Happy 101th Birthday Eugene Stoner!

Indiana’s own Eugene Morrison Stoner cut his teeth in small arms as a Marine Corps armorer in World War II and left the world some of the most iconic black rifles in history.

Born on Nov. 22, 1922, in the small town of Gosport, just outside of Bloomington, Indiana, Stoner moved to California with his parents and graduated from high school in Long Beach. After a short term with an aircraft company in the area that later became part of Lockheed, the young man enlisted in the Marines and served in the South Pacific in the Corps’ aviation branch, fixing, and maintaining machine guns in squadrons forward deployed as far as China.

Leaving the Marines as a corporal after the war, Stoner held a variety of jobs in the aviation industry in California before arriving at ArmaLite, a tiny division of the Fairchild Engine & Airplane Corporation, where he soon made his name in a series of ArmaLite Rifle designs, or ARs, something he would later describe as “a hobby that got out of hand.”



(Photo: Springfield Armory NHS)


A “lost” Armalite is the prototype select-fire battle rifle designed by the company to fire the then-experimental T65E3 cartridge, which became the 7.62 NATO. Similarly, Springfield Armory was testing the T44 and T48 rifles in the same caliber, as a potential replacement for the M1 Garand. The T44 and T48 grew up to become the U.S. M14 and FN FAL, respectively. Tough competition.

A smaller version of the rifle, chambered in .222 Remington, was prototyped as the AR-11 and likewise never made it to production. The AR-12 had much the same story, never leaving the drawing board.




A bolt-action rifle, the AR-5 was chambered in .22 Hornet to replace the U.S. Air Force’s stockpiles of H&R-made bolt-action aircrew survival rifles. To conserve space and weight, the gun had a hollow plastic stock that the takedown barrel could be stored in and, best yet, the whole thing could float. While the USAF reportedly liked it, the AR-5 was not adopted. This design was reworked for the commercial market and found much more success as the…




Henry Arms’ U.S. Survival is the current production version of the old AR-7 Explorer. In the 1960s, its modern styling was instrumental in the little popgun finding its way into at least three James Bond movies and the TV spy comedy Get Smart before showing up in Buck Rogers in the 1970s (Photo: Guns.com)


Taking the general concept of the AR-5 and applying it to a semi-auto chambered in .22LR with a steel-lined 16-inch aluminum barrel, the AR-7 Explorer was born in 1959, at the same time as Remington’s Nylon 66, and proved Armalite’s first commercial success, being produced by the company until 1973. Since then, it was made by Charter Arms, Survival Arms, and others, with New Jersey-based Henry Arms producing it as their U.S. Survival rifle since 1998.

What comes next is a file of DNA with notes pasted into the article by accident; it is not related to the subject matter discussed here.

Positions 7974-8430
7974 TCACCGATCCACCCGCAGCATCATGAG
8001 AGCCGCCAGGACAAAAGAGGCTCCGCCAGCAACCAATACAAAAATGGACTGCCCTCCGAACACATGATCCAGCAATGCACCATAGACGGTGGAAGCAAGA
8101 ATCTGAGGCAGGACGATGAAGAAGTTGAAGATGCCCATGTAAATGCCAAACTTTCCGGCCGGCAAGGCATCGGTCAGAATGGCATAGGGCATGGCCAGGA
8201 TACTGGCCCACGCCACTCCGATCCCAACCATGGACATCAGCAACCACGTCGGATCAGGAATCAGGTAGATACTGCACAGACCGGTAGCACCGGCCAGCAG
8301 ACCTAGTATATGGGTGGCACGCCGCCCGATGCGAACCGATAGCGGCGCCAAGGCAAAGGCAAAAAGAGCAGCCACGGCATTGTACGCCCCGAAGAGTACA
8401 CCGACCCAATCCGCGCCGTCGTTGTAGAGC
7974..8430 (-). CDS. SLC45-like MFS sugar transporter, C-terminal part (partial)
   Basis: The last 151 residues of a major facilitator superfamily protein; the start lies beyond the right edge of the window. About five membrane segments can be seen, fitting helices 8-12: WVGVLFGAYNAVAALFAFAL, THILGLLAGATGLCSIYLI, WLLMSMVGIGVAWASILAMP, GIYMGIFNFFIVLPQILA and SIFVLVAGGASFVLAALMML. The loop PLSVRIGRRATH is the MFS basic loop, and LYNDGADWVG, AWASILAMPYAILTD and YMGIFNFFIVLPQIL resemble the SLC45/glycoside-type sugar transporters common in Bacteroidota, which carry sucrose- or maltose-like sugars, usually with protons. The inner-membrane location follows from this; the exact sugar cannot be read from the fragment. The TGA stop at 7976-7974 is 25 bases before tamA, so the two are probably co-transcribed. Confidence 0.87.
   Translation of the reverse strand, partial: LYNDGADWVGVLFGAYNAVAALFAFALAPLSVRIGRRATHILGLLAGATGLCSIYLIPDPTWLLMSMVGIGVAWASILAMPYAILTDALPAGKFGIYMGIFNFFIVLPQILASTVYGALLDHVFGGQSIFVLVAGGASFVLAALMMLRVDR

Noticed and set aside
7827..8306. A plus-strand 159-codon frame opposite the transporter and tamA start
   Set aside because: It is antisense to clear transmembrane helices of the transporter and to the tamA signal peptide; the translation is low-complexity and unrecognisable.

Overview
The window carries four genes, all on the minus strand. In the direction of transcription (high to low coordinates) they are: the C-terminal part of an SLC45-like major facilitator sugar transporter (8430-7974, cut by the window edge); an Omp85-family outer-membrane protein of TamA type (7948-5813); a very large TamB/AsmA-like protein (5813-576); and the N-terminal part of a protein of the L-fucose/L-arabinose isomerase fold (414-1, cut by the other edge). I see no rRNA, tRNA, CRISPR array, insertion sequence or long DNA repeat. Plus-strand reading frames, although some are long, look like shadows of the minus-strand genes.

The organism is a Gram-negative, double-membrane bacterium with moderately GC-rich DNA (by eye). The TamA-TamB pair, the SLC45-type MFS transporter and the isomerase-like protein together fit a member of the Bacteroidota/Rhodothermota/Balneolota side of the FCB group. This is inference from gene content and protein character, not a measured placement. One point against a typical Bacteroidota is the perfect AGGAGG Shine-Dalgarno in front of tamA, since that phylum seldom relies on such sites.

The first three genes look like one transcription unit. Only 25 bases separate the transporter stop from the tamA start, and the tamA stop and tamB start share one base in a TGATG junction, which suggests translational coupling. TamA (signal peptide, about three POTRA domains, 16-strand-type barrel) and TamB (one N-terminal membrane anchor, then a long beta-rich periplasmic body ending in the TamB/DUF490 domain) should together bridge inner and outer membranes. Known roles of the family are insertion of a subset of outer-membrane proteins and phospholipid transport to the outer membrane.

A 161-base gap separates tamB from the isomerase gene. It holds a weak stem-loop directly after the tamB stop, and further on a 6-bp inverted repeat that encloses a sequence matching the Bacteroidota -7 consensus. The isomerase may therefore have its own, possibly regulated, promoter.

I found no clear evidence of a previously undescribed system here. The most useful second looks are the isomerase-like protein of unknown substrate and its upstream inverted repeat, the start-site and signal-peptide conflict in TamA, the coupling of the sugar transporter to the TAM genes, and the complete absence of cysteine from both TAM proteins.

Showing that not all ARs are rifles, Armalite worked on the AR-9, a very lightweight — 5.5-pound — semi-auto shotgun with foam-filled plastic furniture and a high-strength aluminum receiver and barrel.

This later became the AR-17, which entered production in 1964 and only sold about 2,000 examples during its short two-year run, making it a sought-after collector’s item today. Curiously, it was marketed in not only a basic black finish but also a gold one as well.


AR-10, early model
The early AR-10 battle rifle concept as tested by the U.S. Army in the 1950s. Note the pasta colander-style muzzle brake, waffle magazine, no forward assist, and the top-mounted ambi charging handle.  (Photo: Springfield Armory National Historic Site)

Learning lessons from their earlier attempt at a battle rifle in the AR-3/AR-11/AR-12, Stoner at age 35 came up with the rifle that became the AR-10 around 1955 and Armalite was soon submitting it to the Army for testing. Using a top-mounted carrying handle on the upper receiver that held a rear sight, the 7.62 NATO-caliber select-fire beauty, like Armalite’s previous designs, contained lots of aluminum and plastics, and was one of the first such designs considered seriously by the military for adoption. It made a big difference as the gun was more than 3 pounds lighter than the M1 Garand while having the capability of firing at 600 rounds per minute in its select-fire mode.

Stoner even starred in the 15-minute ArmaLite video on the AR-10, from putting on a pair of olive drab fatigues and hip-firing the gun as he single-handedly stormed a beach with the rifle to field stripping it on camera while wearing a suit and bow tie:

In the end, the AR-10 was not adopted by Uncle Sam, who unsurprisingly went with Springfield Armory’s in-house developed M14 in 1957, but the gun, licensed to Dutch arms maker AI– as part of a tie-in with Fairchild making the Fokker F27 under license– and was adopted in small numbers by Portugal, Sudan, and even by KLM Airlines!

In its later (post-1980s) redesigned semi-auto format that is actually more of an upsized AR-15, the updated AR-10 thrives on the commercial market today by Armalite while clones along the same line such as the Smith & Wesson M&P 10, Anderson AM-10, Windham Weaponry SRC, and Daniel Defense DD5, carry on the legacy on their own.

The AR-13 and AR-14 were both wildly different prototypes from all the other Armalites, the first reportedly an early multi-barreled aircraft gun, the second a semi-auto rifle in hunting calibers.